- Wheatley, Margaret J. Leadership and the New Science: Learning about Organization from an Orderly Universe Berrett-Koehler Publishers Inc. 1994
- Rodin, Scott R. The Steward Leader InterVarsity Press 2010
- Sull, Donald and Eisenhardt, Kathleen M. Simple Rules: How to Thrive in a Complex World Houghton Mifflin Harcourt 2015
Additional Information and Resources
- For more information on Simple Rules (also called In-the-Moment Leadership Strategies) see website at neilbakerconsulting.com.
- Subscribers can reference the Resource Guide. If you wish to subscribe for free monthly articles and link to this guide, click on Subscribe. You may unsubscribe at any time.
(text of video)
If culture is essentially the way people work together then in too many workplaces it is hard to see that any kind of fractal or consistent, repeated pattern of behavior is operating. Especially within the complexity and stress of work, human behavior tends to be quite diverse, nonlinear, and messy leading to difficulties such as poor communication, conflict, resistance, and disruptive politics.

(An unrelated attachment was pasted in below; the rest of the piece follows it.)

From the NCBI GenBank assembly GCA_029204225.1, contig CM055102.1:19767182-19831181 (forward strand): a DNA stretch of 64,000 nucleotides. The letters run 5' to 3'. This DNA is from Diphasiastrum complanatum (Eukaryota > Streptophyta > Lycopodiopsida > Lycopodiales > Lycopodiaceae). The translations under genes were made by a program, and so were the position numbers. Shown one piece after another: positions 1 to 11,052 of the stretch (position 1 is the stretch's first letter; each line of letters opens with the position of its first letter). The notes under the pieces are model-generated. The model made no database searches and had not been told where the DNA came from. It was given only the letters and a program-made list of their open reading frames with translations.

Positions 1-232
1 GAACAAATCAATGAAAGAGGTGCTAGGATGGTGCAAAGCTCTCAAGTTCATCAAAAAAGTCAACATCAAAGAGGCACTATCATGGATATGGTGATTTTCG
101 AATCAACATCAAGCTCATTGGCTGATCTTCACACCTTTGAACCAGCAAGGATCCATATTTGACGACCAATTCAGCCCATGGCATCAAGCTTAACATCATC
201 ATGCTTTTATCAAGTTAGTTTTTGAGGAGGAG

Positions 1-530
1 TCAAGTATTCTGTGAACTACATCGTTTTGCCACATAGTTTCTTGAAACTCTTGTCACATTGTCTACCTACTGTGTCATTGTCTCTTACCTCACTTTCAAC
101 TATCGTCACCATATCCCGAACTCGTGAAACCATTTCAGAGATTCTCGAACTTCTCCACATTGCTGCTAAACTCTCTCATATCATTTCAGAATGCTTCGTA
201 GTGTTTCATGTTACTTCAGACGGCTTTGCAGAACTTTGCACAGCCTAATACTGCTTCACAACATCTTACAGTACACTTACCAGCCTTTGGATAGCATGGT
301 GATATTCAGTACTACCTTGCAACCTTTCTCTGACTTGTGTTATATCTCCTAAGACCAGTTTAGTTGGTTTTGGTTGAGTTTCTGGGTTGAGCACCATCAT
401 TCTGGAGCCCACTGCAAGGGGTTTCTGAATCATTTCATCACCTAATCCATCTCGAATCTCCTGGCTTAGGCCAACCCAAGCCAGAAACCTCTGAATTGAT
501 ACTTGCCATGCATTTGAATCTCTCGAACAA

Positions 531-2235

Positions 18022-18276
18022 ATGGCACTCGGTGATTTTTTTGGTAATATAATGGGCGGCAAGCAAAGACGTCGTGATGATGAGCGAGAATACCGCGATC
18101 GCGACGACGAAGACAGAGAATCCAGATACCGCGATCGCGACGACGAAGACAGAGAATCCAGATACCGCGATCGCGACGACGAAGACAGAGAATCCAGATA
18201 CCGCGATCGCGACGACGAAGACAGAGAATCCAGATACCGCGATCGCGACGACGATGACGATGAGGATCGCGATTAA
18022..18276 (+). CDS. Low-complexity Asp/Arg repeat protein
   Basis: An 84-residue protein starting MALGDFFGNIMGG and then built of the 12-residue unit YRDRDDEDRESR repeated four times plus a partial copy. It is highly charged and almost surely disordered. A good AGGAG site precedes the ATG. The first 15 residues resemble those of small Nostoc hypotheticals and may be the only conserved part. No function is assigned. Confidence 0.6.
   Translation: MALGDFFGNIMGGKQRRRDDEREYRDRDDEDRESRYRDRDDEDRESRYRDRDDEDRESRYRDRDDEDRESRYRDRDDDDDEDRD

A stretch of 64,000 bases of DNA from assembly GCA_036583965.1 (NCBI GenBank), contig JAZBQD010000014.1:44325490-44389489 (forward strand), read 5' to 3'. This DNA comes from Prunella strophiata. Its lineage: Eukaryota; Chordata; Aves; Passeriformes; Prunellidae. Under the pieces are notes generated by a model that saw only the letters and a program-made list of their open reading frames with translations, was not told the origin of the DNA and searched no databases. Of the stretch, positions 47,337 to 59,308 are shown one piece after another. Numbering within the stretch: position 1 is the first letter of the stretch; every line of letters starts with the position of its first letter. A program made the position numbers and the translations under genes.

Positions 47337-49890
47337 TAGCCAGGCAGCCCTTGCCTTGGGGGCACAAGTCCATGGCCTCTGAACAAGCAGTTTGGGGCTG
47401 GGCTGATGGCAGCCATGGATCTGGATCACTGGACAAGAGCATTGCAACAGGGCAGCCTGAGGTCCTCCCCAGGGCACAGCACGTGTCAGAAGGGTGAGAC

In the attempt to achieve more consistency, an all too frequent tendency is to develop a complicated set of rules, procedures, programs, or trainings. But, psychological studies, in situations like workplaces which have many moving parts and unclear links between cause and effect, have indicated that complicated approaches get worse results than using a few simple rules—such as the vision, a set of priorities, and a set of norms for desired behaviors.(3)
When used repeatedly, such rules act like a fractal to guide the emergence of a common pattern of behavior. The most powerful driver for assuring these patterns repeat throughout a team or organization is the way leaders behave. This is the Leadership Fractal—common ways of engaging others based on a few simple rules applied over and over, every day in the flow of work.
Based on evidence and experience, there are simple rules which can generate a high-performing, empowered work culture. More information about these can be accessed with the links provided above.
If we as leaders want to achieve success in this way, three factors are very important: (1) strong commitment to the results and the type of workplace we wish to create, (2) rigorously sustained awareness about our own behavior; and (3) daily practice of simple rules.
The bottom line is that if we don’t like the culture we are seeing, we first have to find a new, simple pattern of behavior and then personally commit it for ourselves.